Turn It Up

Theatrical Release: September 6, 2000
Turn It Up
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faith
integrity
sex
language
violence
drugs
nudity
other

Synopsis

Rap star wannabes (Pras, Ja Rule) become couriers for a drug lord while hoping to break into the music business at his up-town nightclub.

Dove Review

Twenty years ago I thought this music genre would die out quickly. It was not musical (to my way of thinking), but rather, harsh, crude, negative, sexist and performed by sleazy types in and out of trouble with the law each week. Twenty years later, it’s bigger than ever. While its biggest stars overdose or stand trial for murdering competitors, newcomers keep popping up, with shoulder chips usually larger than their talents. Although “Turn It Up” is a pretty entertaining look at the underworld side of hip hop music, be aware that you would have to subject to yourself to substantial amounts of profanity, obscenity, crudity and violence to learn a lesson you probably have already figured out. Now, I freely admit that when it comes to appreciating this musical format, I’m a bit of a fuddy duddy. I also admit that any art form done well has merit. Why, even several Christian artists have turned to this style of music to get the gospel message to an audience that may not relate to Sandi Patti. But the lifestyle associated with hip-hop and rap doesn’t exactly exemplify healthy living, physically or spiritually. Or am I mistaken?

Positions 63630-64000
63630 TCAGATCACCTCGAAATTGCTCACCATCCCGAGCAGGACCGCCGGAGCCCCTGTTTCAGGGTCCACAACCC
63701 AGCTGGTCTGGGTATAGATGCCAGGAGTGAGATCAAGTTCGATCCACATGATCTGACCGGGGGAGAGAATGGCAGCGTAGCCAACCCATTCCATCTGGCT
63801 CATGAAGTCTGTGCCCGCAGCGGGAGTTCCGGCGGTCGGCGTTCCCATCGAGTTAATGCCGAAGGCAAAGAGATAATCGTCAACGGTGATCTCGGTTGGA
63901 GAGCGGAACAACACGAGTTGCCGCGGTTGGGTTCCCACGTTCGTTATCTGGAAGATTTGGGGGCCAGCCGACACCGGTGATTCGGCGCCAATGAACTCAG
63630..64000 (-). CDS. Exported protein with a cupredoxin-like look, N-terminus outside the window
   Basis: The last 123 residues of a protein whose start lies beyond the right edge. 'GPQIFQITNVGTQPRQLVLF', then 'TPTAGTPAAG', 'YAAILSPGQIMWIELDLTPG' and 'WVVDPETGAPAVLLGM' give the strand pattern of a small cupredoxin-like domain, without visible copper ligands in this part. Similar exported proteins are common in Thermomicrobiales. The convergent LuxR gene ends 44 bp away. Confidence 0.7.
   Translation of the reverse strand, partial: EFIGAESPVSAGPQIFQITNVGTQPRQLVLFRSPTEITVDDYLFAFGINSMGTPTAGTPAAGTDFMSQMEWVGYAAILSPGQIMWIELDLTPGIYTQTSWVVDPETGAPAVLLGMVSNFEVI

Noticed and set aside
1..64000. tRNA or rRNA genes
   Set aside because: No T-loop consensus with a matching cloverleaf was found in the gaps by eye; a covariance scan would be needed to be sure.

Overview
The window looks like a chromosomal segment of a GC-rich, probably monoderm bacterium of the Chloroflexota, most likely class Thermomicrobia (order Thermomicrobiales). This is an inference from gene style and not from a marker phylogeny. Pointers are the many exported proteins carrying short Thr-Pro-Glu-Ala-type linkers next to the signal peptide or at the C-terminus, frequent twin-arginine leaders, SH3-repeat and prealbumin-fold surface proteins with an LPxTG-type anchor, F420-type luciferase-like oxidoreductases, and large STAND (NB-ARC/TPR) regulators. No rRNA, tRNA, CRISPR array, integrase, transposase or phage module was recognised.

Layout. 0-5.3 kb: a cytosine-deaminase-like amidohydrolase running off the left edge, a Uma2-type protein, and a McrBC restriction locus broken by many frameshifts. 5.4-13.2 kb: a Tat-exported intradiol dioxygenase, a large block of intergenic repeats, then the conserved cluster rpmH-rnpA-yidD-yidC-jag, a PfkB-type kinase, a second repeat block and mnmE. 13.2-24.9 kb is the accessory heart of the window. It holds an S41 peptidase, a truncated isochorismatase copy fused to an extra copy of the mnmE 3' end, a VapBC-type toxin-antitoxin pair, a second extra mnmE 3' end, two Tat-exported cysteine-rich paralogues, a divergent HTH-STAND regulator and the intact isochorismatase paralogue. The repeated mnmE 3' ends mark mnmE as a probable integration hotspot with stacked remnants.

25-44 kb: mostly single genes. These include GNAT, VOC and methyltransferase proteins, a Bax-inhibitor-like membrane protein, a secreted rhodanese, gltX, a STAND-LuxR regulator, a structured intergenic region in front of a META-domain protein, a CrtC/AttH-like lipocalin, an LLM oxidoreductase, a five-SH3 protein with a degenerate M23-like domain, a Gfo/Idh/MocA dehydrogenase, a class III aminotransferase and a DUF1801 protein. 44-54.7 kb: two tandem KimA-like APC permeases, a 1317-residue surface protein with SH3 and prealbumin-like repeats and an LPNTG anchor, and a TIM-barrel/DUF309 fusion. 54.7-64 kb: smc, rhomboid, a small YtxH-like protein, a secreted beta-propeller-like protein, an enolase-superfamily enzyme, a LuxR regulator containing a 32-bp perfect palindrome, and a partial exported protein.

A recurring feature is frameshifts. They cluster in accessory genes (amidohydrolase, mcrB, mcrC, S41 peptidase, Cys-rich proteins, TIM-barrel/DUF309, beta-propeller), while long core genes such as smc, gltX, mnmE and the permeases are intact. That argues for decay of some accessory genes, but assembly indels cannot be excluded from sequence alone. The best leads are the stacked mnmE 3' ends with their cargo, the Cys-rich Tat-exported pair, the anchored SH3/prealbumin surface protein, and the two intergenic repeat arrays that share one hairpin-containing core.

Content Description

Faith: None
Violence:
Sex: None
Language: None
Violence: None
Drugs: None
Nudity: None
Other: None

Info

Company: New Line/Fine Line
Director: Robert Adetuyi
Genre: Drama
Runtime: 87 min.
Reviewer: Phil Boatwright